Film Review: Blue Valentine

There are those times where for reasons you cannot really pin down something as simple as a name can seemingly unlock a hidden box, a fleeting memory locked away, very deeply, long forgotten and instill ideas carried with complete conviction even though they are seemingly based upon no external proof.

Blue Valentine is exactly one of those cases. The name, in my mind, instantly remember as being a good if maligned film. I don’t know why I hold that view, or whether it’s actually based upon something, but the name restored a snippet of memory and that was enough to draw me to it and it’s cast of Michelle Williams and Ryan Gosling enough to make me watch it.

Ryan Gosling & Michelle Williams - Blue Valentine

When it comes to movie trailers there are times when I’ll intently watch, study and analyse them before a film. Wanting to either soak everything up or simply dream of anticipated promise. And then there are times where I’ll watch a few seconds and switch it off, either through pure dislike and disinterest or occasionally, through acceptance that the film has my attention but not my desire. Blue Valentine is the latter, the trailer quickly cementing the recounted memory and my decision to watch the film but not enticing me enough to watch the preview the whole way through.

So I basically came to the film cold, knowing it was the story of love, romance and relationship, but that was it. I didn’t know whether it was a whirlwind, implausible boy meets girl tale or a hard hitting I love you then I hate you story of broken hearts. In the end it’s sort of both, woven together in a way that feels both right and wrong. The plot is essentially the unwinding of a relationship from the honeymoon period of simplistic passion we all go through when a romance first starts and ending with the day to day truth of what it’s really like to love and live with somebody when you know all their secrets and see the real, idiosyncratic person. However, in an attempt to keep what is a very simple, obvious and linear story feeling fresh and interesting, Blue Valentine tells it by chopping and changing within the timeline of their relationship. Old returning to new without real warning and back again. A to B but back to A before on to C. And I had a slight problem with this approach in that I just found that it caused the emotional connection to the couple as a whole break from time to time. You’d just start to feel you understood a character, saw their motives and then it’d swing to a different time frame, create a totally different persona, and having not quite cemented those previous feelings, would essentially break your connection to them, causing you to view them with new, almost at odds, feelings. It meant that I never really felt like I knew the characters. I created opinions about them, I sided with them as necessary, but I never truly felt like I was able to create the entire picture. To understand who their individual parts add together to form a whole.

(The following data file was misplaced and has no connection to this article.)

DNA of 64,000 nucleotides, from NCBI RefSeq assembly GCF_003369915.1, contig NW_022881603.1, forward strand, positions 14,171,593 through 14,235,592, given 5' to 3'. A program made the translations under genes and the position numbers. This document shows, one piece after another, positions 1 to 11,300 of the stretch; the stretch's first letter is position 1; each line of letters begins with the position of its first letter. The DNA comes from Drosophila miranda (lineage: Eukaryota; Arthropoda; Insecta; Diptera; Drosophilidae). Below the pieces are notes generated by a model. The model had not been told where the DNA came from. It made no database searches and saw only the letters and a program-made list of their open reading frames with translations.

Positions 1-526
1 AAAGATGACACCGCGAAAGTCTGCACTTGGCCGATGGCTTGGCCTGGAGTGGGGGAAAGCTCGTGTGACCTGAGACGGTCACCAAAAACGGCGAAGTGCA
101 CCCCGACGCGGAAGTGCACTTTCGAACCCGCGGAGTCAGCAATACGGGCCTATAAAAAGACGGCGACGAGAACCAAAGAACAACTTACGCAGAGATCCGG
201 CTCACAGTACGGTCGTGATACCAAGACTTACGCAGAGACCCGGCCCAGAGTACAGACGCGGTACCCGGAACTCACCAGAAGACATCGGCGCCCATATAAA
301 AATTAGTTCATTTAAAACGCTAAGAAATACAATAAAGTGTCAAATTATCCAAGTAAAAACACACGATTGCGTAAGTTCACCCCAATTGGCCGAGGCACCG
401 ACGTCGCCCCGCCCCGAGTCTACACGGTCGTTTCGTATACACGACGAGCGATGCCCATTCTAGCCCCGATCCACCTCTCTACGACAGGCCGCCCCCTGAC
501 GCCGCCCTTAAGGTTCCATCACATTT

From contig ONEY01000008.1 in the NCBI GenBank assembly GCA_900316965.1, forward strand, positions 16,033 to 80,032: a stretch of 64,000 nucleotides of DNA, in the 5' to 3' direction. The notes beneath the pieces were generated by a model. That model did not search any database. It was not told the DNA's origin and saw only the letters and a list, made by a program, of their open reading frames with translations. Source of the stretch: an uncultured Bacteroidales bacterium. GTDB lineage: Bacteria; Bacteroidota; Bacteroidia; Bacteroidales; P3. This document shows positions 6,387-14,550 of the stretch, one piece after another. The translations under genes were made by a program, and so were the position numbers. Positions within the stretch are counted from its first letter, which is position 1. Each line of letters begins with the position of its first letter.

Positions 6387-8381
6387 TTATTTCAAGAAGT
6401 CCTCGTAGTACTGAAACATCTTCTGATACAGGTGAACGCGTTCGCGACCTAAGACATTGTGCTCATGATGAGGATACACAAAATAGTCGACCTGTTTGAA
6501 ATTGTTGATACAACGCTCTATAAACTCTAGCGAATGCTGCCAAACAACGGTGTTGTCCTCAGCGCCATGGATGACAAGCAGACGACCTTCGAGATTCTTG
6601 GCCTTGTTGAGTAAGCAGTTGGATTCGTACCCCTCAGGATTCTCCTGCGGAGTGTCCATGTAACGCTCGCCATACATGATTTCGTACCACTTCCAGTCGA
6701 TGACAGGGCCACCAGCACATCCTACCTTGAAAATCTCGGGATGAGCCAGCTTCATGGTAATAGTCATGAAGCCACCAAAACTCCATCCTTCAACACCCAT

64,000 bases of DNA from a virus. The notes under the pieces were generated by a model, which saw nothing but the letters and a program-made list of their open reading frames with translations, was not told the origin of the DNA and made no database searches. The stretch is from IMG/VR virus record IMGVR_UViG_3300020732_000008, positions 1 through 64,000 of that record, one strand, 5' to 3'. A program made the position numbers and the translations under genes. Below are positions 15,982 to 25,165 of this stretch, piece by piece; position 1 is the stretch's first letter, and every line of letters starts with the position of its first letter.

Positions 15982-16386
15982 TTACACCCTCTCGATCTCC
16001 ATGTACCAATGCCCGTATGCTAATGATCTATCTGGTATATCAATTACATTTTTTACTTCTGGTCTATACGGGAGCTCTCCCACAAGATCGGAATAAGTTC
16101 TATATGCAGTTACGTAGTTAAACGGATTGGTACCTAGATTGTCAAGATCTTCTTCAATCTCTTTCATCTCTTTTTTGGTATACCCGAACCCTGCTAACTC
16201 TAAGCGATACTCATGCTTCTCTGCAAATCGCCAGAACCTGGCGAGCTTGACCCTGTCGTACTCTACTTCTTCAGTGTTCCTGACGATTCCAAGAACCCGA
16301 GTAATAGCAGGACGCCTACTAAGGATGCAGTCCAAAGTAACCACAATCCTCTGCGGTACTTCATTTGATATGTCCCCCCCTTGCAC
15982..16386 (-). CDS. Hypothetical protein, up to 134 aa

Ryan Gosling, Michelle Williams & Faith Wladyka - Blue Valentine

My issue with the character creation and development created by the editing style, isn’t enough to destroy the film, because it’s saved by it’s cast bringing the characters to life. The film is essentially just 112 minutes of Ryan Gosling and Michelle Williams meandering through the day to day struggles of a hard apathetic life, and yet I never once got bored, or started to withdraw from the film. Even more, while both leading performers are well known, recognisable faces, their on screen turns convince you so much of the realism, the grittiness and the clarity of their world that you see past the celebrity and into the character. You may be looking at Ryan Gosling but you only ever see Dean. You feel the dirt under their feet and the abrasion of their clothes.

Blue Valentine may peak and trough, stunning cast performance versus choppy narrative story telling, but it’s this accuracy to real life, this naturalism, that makes it feel so relatable. That forces it under your skin. Their love feels joyous, the pain feels real, and the rejections hurt. While the movie plays out across the entire gambit of shared life: dating, marriage, children… it doesn’t matter whether you follow that same exact path, all you need to do is have been through the basic emotions, to have had pure love, lust, rejection… for this film to really get under your skin. To instantly feel the pain of the characters, or their frustration, or their joy, not because you’ve been through the same physically, but because you’ve felt what they do emotionally and so connect it back to your situation, your memories. You empathise with the characters in a way that over rides almost everything else in the film with such strength that it papers over every structural flaw.

Ryan Gosling - Blue Valentine

I was pleasantly surprised by Blue Valentine, quite often films that are designed to feel natural and real end up feeling false and forced and yet Blue Valentine almost goes the other way, it almost becomes too immersive and real on an emotional level that it starts to tease too many memories, good, bad, happy and sad into your mind that you almost want to distance yourself from it for your own safety. It draws you in and then leaves you, not leaving it’s characters lingering in your mind but rather your own memories, and it’s an impressive trick. It’s worth seeing because it’s performances are stunning and it’s ability to connect with you, and manipulate your empathy towards it a painful joy to behold. But it’s a watch once and only once film, because it’s just lacking that real heart, or that touch of warmth that would draw you back to it again and again. It reminds you what it means to be in love, but it’s just it’s not it that you’ll fall in love with.

7 out of 10 stars (7 / 10)

Posted on by 5WC in Film First Edition

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